Health & Wellness

Nutritionally Speaking – Try a paleo Thanksgiving

Curried Pumpkin Soup File photo

We have so many choices to ponder when we consider which diet plan to choose, it can make our heads spin. When it comes to planning our holiday feasts, it’s hard to contemplate missing out on our favorite stuffings and pies and the rest. What if we could ”have our cakes and eat them too,” so to speak. A healthier option to consider for the upcoming festivities is a more nutrient-dense paleo version of your family favorites. Or find and explore new options; I’ll share two recipes below.
The ”paleo” diet is modeled after what our ancestors ate during the Paleolithic Age, which began about 750,000 to 500,000 years BCE and lasted until the end of the last ice age about 10,500 years ago. During this time, human diets consisted of high-quality and nutrient-dense animal protein and fats, wild plants, insects, seafood, seeds, nuts and wild (mostly tart) fruits. Because there were no feedlots, fats from wild animals were good-quality and in the correct balance. Paleolithic diets supported our species’ survival because unlike a low-fat diet, available fat-soluble nutrients promoted their physical and mental health and longevity.
During the later stages of the Paleolithic Age, humans learned to use fire to cook, making it safe to eat more vegetable foods, whose ingestion before cooking would have frequently led to illness and often death from toxins present that were destroyed by cooking. Present-day edible plant life has over time been hybridized to remove most toxic compounds.
We are all different and do not all have the same dietary needs, but experience has taught me that a diet closer to what our hunter-gatherer ancestors ate may be a better choice for most people instead of a low-fat, high-carb diet as many promote. Listen to your body, and as author Michael Pollan says, ”Eat food, not too much, mostly plants.”
Make sure that whichever diet plan you choose, half of your plate is loaded with veggies – even on Thanksgiving. Here is a tasty and warming soup recipe as a starter, and a yummy veggie side dish, courtesy of Natural Grocers. Salud!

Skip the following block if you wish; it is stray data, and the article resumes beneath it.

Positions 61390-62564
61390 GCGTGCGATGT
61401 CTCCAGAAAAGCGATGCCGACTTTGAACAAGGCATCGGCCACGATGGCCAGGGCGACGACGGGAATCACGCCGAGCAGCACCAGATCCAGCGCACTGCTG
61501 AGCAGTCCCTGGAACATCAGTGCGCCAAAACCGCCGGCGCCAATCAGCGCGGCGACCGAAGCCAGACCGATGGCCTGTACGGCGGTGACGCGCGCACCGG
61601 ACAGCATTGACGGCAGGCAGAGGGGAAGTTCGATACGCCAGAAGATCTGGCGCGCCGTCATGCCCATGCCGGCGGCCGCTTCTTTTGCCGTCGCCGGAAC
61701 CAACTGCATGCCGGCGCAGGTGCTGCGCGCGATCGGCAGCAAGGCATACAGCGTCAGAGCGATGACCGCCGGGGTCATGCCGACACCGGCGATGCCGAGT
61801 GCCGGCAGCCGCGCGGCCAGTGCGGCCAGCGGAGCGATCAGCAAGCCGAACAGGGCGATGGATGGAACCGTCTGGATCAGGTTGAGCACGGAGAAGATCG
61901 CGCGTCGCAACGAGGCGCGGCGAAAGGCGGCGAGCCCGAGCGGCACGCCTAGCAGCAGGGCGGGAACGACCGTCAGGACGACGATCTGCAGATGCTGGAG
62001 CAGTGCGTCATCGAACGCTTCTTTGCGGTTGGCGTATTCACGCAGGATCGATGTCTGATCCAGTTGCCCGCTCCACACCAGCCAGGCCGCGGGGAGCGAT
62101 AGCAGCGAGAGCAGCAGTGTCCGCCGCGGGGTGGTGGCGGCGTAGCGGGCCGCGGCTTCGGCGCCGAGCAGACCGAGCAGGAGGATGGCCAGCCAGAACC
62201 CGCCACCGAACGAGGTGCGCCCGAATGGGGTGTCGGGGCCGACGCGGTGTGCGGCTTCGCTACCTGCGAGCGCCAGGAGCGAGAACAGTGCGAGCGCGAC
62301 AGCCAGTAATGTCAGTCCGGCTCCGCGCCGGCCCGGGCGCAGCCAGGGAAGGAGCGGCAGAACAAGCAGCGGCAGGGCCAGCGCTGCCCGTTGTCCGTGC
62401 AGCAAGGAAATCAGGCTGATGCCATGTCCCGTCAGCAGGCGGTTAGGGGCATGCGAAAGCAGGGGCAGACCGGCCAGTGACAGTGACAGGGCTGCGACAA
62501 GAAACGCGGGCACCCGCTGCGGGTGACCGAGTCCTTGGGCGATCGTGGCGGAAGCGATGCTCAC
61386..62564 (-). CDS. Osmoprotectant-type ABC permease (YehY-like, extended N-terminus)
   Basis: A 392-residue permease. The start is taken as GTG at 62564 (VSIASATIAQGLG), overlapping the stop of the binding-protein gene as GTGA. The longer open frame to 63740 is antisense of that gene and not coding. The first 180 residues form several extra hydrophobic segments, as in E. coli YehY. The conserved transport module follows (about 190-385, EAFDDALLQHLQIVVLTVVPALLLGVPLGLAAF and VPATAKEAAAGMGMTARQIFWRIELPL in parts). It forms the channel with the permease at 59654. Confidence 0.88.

Curried Pumpkin Soup
(6 servings)
5 cups organic vegetable stock or water
1¼ cups organic yellow onion, diced (about half of a large onion)
¾ cup organic celery, diced (3 to 4 stalks, ends trimmed)
½ teaspoon organic hot chili pepper, seeded and diced.
4 large organic garlic cloves, crushed
1½ teaspoons organic curry powder
½ teaspoon organic ground cumin
1½ cans organic pumpkin
2 teaspoons real salt, or to taste
¼ teaspoon organic ground black pepper
1½ cups organic, unsweetened, dairy-free milk, or half-and-half alternative
2 tablespoons organic cilantro, finely chopped
Place the vegetable stock in a three-quart pot over high heat. Add all of the ingredients except the soy creamer (milk or half-and-half) and cilantro. Cook until onion is soft, approximately 10 minutes, stirring occasionally.
Add the creamer and transfer to a blender (transfer in batches if necessary) and blend until creamy. You can also use an immersion blender to blend the soup in the pot.
If using a blender, return the soup to the pot and stir in the cilantro. Cook for 5 minutes over medium-low heat, stirring occasionally. Serve hot!

Lemony Herbed Cauliflower Roast
(4 to 6 servings)
1 large cauliflower
1 cup vegetable stock or water
3 to 4 tablespoons olive oil, divided
1½ teaspoons sea salt, divided
¼ teaspoon ground black pepper (try smoked)
2 tablespoons freshly squeezed lemon juice
2 tablespoons chiffonade (sliced in long strips) fresh basil
1 tablespoon fresh, flat-leaf parsley, finely chopped
1 tablespoon chiffonade fresh sage
1 teaspoon garlic granules
½ teaspoon fresh rosemary, minced
Preheat the oven to 425° F. Place the water in an 8-inch by 8-inch casserole dish. Add the cauliflower. Drizzle with 1 to 2 tablespoons of olive oil and top with ½ teaspoon real sea salt and the black pepper. Use your (clean) hands to evenly coat the cauliflower.
Cover with aluminum foil, being sure not to have the foil contact the food, and bake until cauliflower is just tender all the way through, approximately 45 to 50 minutes. Remove the foil.
Change oven setting to high broil. Broil for 5 minutes, or until the outside of the cauliflower turns a crispy brown. Remove from the oven.
Place the remaining ingredients in a small bowl. Baste cauliflower well before showing off, slicing and serving.

Source: By Chef Mark Reinfeld, Vegan Fusion and
The Doctor & The Chef, via Natural Grocers.



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